Note: if you can’t or don’t want to name your method the exact same name as your tag (for example, if there’s already another method with that name or the tag name is a Python reserved word) you can pass a parameter of the tag name to the decorator like @register.tag('modal'). Convention is then that your method name should start with ‘do’, like def do_modal().

Inside the ModalNode class we’re simply telling the render engine to display the nodes that were inside the modal block tags.

Now in the template we can have some code like this:

{% load name_of_tags_file %}

{% modal %}
    <h1&gt;Look ma! I'm in a modal!</h1&gt;
{% endmodal %}

Right now this isn’t going to do anything very exciting – it will just show the <h1> content as-is in the same place you have it in the template. So let’s get it inside that modal now.

Update the ModalNode class to render HTML that uses the Bootstrap modal pattern.

class ModalNode(template.Node):
    def __init__(self, nodelist):
        self.nodelist = nodelist

    def render(self, context):
        output = \
            '< div class="modal fade" id="myModal" tabindex="-1" role="dialog" ' \
            '    aria-labelledby="myModalTitle" aria-hidden="true"&gt;' \
            '    < div class="modal-dialog modal-dialog-centered" role="document"&gt;' \
            '        < div class="modal-content"&gt;' \
            '            < div class="modal-header"&gt;' \
            '                < h5 class="modal-title" id="myModalTitle"&gt;Modal title</h5&gt;' \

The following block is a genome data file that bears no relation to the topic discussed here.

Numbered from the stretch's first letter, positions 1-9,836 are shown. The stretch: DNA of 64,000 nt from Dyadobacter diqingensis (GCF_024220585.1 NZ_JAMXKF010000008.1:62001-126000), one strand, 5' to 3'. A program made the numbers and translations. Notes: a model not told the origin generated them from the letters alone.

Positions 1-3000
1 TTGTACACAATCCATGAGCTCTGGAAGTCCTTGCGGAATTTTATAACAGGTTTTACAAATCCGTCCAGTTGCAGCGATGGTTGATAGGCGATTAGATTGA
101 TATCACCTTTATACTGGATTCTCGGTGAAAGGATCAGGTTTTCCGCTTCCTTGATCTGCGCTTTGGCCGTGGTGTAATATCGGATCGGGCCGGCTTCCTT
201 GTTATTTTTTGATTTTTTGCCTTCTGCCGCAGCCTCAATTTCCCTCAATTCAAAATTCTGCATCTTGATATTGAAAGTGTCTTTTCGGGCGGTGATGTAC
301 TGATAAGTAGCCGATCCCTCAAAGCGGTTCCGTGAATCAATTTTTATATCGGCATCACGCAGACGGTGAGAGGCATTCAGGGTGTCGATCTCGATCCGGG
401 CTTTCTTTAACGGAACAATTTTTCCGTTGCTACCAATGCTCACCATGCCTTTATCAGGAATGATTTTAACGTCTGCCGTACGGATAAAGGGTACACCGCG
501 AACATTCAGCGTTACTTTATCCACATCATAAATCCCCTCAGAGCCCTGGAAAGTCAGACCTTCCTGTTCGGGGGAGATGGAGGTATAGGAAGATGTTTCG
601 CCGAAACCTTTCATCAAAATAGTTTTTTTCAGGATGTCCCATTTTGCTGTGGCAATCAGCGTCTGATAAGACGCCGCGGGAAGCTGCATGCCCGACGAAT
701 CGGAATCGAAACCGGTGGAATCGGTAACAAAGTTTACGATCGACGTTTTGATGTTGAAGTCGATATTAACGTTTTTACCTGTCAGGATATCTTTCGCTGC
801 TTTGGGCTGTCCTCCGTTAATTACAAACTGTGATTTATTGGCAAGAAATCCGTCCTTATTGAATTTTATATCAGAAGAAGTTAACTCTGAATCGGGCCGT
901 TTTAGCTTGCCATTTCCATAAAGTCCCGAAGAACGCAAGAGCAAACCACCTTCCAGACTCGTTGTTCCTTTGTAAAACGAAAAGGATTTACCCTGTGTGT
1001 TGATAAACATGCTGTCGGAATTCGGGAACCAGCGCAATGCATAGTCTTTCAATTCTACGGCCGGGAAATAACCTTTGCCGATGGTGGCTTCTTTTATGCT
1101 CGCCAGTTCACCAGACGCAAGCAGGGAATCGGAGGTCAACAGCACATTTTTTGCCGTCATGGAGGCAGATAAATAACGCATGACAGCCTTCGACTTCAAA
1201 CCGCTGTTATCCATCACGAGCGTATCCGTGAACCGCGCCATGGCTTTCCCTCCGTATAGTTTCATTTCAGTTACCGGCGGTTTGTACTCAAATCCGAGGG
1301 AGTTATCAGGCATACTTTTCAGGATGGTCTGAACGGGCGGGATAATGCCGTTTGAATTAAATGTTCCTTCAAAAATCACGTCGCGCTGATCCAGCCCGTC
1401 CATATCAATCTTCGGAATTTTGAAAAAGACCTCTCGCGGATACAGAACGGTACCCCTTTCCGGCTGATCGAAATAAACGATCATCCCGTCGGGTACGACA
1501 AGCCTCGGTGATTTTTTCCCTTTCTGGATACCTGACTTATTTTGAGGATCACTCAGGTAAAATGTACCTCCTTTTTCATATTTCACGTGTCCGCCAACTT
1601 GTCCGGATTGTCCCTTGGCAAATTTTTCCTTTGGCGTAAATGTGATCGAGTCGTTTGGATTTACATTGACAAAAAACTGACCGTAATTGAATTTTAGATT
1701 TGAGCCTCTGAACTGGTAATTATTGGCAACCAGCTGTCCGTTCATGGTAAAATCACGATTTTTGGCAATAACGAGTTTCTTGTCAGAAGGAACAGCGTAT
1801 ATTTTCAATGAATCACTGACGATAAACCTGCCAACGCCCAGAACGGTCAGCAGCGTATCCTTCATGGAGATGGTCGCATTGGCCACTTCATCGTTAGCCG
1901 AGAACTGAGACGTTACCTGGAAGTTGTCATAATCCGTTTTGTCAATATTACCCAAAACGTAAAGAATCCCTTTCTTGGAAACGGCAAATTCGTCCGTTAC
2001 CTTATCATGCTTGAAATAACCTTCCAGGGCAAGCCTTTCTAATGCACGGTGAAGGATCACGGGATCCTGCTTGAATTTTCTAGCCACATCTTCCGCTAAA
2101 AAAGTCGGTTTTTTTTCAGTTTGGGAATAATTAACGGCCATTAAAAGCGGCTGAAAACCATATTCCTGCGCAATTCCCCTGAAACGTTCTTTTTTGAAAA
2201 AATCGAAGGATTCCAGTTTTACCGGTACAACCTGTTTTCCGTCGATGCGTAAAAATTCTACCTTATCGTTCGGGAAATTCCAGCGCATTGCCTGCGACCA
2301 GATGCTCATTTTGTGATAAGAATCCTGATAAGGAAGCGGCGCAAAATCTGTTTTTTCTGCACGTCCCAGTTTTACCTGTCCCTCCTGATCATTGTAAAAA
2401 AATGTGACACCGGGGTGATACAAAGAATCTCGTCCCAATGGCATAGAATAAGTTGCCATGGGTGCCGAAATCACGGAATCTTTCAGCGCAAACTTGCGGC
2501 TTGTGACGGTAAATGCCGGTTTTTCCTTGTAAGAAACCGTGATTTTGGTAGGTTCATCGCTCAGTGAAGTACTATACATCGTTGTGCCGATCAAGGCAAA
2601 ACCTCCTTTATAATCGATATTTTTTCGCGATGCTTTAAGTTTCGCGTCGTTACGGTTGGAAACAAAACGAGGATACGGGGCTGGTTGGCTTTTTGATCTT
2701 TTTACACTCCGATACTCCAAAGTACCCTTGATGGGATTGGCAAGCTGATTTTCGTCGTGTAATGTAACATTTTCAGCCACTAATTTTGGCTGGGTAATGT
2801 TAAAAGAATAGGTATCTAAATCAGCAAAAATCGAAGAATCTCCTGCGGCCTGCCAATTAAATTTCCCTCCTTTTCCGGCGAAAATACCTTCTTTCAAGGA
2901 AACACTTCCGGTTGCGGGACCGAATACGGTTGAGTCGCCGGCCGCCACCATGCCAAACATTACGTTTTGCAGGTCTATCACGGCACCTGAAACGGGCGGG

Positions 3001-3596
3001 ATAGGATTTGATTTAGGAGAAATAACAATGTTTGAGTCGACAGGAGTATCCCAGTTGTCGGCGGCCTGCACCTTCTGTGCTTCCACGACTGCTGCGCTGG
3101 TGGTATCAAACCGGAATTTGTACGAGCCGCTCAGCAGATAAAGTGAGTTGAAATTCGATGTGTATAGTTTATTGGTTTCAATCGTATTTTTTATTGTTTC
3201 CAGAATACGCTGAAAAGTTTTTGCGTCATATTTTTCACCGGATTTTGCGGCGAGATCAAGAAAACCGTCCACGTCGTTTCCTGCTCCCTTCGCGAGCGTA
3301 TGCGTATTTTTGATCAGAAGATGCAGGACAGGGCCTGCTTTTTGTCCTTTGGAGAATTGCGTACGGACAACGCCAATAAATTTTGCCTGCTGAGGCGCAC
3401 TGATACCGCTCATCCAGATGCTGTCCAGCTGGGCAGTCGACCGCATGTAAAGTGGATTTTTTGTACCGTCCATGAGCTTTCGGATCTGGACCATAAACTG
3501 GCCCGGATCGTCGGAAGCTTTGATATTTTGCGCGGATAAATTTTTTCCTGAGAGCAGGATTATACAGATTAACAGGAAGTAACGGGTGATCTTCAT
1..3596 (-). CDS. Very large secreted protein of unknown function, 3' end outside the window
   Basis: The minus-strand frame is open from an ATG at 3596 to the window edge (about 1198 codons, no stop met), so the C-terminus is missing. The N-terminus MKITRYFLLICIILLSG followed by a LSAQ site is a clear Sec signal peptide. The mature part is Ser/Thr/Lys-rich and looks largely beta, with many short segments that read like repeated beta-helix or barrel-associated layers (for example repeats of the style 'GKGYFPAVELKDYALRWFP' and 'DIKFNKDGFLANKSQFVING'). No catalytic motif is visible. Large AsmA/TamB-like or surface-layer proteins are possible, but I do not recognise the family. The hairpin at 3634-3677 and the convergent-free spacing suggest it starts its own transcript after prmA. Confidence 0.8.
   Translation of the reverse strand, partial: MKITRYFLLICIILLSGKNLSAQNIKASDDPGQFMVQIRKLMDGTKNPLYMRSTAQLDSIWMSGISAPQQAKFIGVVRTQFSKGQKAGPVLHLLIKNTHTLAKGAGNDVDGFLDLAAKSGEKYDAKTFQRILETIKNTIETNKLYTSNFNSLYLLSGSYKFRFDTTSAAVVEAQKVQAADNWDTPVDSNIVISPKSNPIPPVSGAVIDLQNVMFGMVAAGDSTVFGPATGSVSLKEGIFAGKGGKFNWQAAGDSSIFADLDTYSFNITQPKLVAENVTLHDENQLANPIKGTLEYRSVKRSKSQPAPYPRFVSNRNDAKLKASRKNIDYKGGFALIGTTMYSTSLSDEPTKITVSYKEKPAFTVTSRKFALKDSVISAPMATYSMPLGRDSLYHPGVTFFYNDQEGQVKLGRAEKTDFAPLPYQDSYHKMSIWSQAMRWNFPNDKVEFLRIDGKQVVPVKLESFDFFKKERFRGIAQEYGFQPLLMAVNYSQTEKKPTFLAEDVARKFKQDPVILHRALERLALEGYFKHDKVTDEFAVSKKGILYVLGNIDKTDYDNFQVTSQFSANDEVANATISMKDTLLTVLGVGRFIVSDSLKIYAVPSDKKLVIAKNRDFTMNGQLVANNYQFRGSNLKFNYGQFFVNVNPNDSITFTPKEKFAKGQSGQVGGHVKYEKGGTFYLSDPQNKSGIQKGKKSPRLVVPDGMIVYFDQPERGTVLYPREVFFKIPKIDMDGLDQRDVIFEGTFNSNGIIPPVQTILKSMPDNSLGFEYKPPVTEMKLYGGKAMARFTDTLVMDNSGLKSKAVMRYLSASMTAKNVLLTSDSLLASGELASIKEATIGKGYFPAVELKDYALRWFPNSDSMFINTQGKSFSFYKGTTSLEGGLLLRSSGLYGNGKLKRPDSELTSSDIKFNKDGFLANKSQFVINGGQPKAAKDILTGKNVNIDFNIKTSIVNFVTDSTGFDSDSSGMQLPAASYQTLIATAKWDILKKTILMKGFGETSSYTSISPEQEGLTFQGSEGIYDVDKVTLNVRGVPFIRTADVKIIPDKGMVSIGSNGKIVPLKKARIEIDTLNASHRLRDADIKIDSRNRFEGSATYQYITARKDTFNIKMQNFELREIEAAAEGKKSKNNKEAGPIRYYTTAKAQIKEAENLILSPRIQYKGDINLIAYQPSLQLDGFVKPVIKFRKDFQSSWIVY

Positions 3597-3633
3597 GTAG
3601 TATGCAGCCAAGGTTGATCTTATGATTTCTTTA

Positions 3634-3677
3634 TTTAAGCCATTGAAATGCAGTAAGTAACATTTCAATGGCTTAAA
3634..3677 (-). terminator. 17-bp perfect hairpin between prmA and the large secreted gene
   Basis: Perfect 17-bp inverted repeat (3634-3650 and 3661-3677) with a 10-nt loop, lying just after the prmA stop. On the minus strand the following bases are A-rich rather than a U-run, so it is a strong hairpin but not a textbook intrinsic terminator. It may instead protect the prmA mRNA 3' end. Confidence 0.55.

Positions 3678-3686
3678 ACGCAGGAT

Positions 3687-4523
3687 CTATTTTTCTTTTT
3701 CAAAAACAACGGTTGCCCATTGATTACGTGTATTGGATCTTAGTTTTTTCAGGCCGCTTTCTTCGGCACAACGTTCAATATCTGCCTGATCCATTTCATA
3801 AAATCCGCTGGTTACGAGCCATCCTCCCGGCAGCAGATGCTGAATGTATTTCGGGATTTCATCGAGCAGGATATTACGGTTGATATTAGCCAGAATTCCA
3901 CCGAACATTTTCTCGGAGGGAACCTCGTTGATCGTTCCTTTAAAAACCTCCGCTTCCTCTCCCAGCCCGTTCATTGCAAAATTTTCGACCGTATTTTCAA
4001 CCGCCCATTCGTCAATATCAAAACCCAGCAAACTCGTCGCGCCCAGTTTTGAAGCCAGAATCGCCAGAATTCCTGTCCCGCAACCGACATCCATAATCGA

'                < button type="button" class="close" data-dismiss="modal" aria-label="Close"&gt;' \
            '                    < span aria-hidden="true"&gt;×</span&gt;' \
            '                </button&gt;' \
            '             </div&gt;' \
            '             < div class="modal-body"&gt;' \
            f'                {self.nodelist.render(context)}' \
            '            </div&gt;' \
            '        </div&gt;' \
            '    </div&gt;' \
            '</div&gt;'
        return output

Phew! And we now have a modal! Note that buried there in the modal-body block we have a formatted text block (don’t forget the f at the beginning of that line!) to insert the nodes insider your block tags.

Note: You might notice in the code block above that there are spaces in the HTML tags. If you copy this code please remove those spaces – they’re only there because WordPress chokes on that block without them. 😕